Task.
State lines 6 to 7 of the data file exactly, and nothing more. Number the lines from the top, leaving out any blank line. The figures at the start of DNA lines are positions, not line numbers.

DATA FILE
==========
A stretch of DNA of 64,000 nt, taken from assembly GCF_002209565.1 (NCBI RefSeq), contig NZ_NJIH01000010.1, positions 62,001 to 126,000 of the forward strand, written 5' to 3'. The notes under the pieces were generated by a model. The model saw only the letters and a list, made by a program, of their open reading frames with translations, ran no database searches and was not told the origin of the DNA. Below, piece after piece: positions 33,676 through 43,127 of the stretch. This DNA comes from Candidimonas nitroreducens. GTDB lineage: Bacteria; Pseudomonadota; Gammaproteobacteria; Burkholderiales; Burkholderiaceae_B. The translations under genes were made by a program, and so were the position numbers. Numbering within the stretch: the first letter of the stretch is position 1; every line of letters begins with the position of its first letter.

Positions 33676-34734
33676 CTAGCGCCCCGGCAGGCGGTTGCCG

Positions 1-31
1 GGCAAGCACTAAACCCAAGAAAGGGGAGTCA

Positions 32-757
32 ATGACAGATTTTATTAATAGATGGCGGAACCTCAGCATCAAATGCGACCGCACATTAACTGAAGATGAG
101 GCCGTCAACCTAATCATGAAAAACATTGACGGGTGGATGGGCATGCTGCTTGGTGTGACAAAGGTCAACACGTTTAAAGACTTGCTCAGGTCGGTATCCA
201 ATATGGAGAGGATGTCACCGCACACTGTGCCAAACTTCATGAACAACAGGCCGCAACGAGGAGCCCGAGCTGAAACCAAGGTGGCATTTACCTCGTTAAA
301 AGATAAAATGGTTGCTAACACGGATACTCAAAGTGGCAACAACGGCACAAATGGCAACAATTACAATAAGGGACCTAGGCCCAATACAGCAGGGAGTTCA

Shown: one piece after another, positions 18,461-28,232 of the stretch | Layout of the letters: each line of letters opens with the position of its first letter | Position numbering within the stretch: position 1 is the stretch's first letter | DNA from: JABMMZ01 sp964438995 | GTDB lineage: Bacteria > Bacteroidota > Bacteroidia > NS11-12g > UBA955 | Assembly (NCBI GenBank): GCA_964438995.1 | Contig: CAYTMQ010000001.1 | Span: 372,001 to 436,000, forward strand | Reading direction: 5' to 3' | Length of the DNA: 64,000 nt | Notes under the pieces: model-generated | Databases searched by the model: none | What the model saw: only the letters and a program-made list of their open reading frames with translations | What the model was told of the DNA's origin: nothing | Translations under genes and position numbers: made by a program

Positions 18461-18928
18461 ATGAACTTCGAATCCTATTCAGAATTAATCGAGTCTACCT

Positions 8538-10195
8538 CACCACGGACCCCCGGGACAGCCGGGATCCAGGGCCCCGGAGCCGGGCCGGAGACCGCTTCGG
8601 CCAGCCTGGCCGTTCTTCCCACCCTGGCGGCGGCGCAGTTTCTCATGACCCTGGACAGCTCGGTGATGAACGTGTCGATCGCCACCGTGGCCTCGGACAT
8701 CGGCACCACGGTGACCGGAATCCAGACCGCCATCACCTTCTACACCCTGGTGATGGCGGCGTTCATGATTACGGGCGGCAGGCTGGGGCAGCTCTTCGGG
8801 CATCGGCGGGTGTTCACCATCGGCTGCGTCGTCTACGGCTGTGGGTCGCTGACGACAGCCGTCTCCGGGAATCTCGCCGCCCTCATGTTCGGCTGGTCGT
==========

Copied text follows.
Positions 32-757
32 ATGACAGATTTTATTAATAGATGGCGGAACCTCAGCATCAAATGCGACCGCACATTAACTGAAGATGAG